Illegal migrants – constituents – MPs

What, in the political field, is the definition of a constituent? The answer would presumably be somebody who lives in an MP’s constituency. Would such a person necessarily be on the electoral register? Well, not obviously so. And – a related but rather deeper question – would such a person necessarily have legal immigration status in the UK? The answer…

Latest statement of changes to the immigration rules October 2018 – evidential flexibility

The Home Office’s latest statement of changes to the immigration rules contains various new provisions for the felicitously-named Appendix EU, which will govern the situation of EEA migrants after Brexit. It also contains new rules which liberalise the requirements for documents supporting visa applications. The Home Office is introducing new visa application systems and the new rules say that, in…

Academics refused visitor visas

  The “Women Leaders in Global Health” conference, held recently at the London School of Hygiene and Tropical Medicine, aimed to “advance a collective new vision for global health leadership and build opportunities for women to progress in all forms of leadership”. As the astute reader will no doubt be able to work out for themselves, many of the delegates…

Upper Immigration Tribunal – “robust” comments may be acceptable

    It was one of those curious and complicated stories that sometimes emerges from the Upper Tribunal. Mr Victor Ortega, an Ecuadorian national, had come to the UK illegally and, after a few years, had sought to regularise his status in the UK by making an immigration application pursuant to Article 8 of the European Convention on Human Rights…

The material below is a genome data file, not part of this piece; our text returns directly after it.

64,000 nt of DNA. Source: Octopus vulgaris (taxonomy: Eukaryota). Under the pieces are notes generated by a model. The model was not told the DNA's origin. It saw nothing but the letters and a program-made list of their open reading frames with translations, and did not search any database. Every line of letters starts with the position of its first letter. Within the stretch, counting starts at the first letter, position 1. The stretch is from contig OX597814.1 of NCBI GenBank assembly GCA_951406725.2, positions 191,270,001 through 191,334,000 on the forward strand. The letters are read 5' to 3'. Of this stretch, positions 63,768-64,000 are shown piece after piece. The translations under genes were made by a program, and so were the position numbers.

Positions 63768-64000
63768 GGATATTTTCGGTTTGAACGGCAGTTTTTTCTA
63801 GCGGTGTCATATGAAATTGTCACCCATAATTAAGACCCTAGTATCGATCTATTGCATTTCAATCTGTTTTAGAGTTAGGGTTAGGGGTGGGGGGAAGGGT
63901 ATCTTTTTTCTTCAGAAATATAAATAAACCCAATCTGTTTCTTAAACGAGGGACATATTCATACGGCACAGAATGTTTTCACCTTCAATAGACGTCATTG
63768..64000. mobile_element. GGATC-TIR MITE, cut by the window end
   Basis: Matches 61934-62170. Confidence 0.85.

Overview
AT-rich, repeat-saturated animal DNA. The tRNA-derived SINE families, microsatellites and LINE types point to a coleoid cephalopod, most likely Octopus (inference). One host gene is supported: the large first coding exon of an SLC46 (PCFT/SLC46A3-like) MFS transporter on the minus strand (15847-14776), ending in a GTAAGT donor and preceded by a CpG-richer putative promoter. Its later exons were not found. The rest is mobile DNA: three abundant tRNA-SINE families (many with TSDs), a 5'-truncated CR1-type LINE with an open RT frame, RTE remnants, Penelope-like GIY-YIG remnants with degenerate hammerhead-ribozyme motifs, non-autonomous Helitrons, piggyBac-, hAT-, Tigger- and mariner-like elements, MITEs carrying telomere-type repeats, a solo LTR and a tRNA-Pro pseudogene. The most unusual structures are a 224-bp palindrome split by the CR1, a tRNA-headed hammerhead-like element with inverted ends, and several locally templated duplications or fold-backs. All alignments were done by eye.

Unmarried partners of EEA nationals – unequal rights

The UK immigration rules provide quite liberal treatment for unmarried partners. If they can prove that they have been living (anywhere) with their British/settled partner in a relationship for at least two years then they are deemed to be an unmarried partner within the legal meaning and they have similar rights to spouses and civil partners – in the immigration…

Entitlement to benefits for UK visa holders

    A recent story from the media concerns a cardiac physiologist, Paul Ermitano, and his wife Jamila, who are Philippines nationals residing in the UK. Mr Ermitano holds a Tier 2 General visa and his wife is his dependant, and they were told by the Home Office that they had to leave the UK because they were in breach…

Post-Brexit Immigration

  The Conservative Party annual conference revealed Prime Minister Theresa May dancing to Abba and also – less exciting but probably more important in the long run – her and Home Secretary’s Sajid Javid’s ideas and proposals about European immigration after Brexit. As we have often explained and discussed, the current regime about immigration from Europe is a very liberal…

Russian grandfather refused EEA Family Permit

  A recent arresting headline in The Independent online said: “Man refused UK visa to visit newborn grandson because he did not send photo of 1975 wedding”. It all sounds quite extraordinary. What happened – as far as we can work out from the published details – was this. Stepan Polyakov, a Russian citizen living in Syktyvkar, Komi Republic, and…

Business Start-Up/Entrepreneur Visas

As we explained in the Summer 2018 Immigration Summary, the Home Secretary has announced a new business “start-up” visa. It may be aimed particularly at the techie/IT sector but it may be wider – the information so far is sparse. The new visa does sound rather similar in some ways to the Tier 1 Graduate Entrepreneur visa, but the Home…